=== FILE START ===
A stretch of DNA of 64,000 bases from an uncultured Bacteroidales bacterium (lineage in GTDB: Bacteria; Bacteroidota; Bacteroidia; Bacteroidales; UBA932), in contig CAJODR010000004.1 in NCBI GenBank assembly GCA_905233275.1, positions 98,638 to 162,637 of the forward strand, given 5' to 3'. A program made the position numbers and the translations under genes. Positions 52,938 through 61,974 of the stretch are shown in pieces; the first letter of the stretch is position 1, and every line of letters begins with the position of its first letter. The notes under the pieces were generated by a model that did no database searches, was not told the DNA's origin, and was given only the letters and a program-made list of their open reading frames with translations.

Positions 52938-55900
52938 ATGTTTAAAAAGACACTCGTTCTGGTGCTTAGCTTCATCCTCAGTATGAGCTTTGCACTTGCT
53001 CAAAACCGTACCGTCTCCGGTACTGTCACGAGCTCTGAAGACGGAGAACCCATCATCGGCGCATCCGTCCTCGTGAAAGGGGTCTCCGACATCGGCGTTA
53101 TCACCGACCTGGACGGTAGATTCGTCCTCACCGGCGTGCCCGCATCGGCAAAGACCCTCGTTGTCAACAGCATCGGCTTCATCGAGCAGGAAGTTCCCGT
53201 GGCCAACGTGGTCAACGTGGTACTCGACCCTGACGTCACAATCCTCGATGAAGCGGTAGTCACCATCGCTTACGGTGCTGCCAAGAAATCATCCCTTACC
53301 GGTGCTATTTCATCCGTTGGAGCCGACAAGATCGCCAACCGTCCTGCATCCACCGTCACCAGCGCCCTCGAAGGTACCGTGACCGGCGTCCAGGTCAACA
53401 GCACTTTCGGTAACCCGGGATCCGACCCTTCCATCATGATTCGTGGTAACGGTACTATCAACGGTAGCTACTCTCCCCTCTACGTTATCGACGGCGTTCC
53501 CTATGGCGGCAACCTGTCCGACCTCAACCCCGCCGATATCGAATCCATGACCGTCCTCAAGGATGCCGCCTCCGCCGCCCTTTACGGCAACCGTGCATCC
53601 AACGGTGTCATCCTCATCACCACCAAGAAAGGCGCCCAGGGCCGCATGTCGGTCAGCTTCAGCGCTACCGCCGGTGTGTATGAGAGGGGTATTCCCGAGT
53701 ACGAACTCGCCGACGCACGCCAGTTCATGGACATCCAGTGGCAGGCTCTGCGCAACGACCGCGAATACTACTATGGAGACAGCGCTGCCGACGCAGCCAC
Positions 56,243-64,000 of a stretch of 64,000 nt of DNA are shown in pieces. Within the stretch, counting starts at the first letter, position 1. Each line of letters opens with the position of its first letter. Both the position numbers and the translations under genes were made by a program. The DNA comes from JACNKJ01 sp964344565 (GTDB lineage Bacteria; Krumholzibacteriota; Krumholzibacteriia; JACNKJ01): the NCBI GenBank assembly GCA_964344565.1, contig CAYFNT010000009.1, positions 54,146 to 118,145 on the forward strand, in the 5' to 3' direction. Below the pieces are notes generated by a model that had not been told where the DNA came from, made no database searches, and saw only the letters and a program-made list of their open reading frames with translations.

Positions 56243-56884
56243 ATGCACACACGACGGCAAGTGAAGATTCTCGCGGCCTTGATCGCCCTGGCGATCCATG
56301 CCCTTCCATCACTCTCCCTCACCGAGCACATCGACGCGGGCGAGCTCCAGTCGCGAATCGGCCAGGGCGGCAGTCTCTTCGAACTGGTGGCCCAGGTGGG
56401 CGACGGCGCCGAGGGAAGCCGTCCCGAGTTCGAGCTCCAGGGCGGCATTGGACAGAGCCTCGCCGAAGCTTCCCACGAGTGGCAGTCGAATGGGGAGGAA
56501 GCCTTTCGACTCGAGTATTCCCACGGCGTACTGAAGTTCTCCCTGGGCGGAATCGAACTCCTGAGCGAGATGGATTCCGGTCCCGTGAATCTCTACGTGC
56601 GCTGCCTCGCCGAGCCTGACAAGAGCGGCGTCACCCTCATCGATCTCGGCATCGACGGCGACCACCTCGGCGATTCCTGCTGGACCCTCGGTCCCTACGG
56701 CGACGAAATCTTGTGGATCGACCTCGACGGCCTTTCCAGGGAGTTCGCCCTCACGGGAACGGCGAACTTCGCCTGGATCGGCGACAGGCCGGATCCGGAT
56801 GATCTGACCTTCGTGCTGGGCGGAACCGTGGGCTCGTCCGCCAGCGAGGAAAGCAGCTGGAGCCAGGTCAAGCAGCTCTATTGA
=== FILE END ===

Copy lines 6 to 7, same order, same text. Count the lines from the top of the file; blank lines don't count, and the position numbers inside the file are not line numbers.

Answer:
53201 GGCCAACGTGGTCAACGTGGTACTCGACCCTGACGTCACAATCCTCGATGAAGCGGTAGTCACCATCGCTTACGGTGCTGCCAAGAAATCATCCCTTACC
53301 GGTGCTATTTCATCCGTTGGAGCCGACAAGATCGCCAACCGTCCTGCATCCACCGTCACCAGCGCCCTCGAAGGTACCGTGACCGGCGTCCAGGTCAACA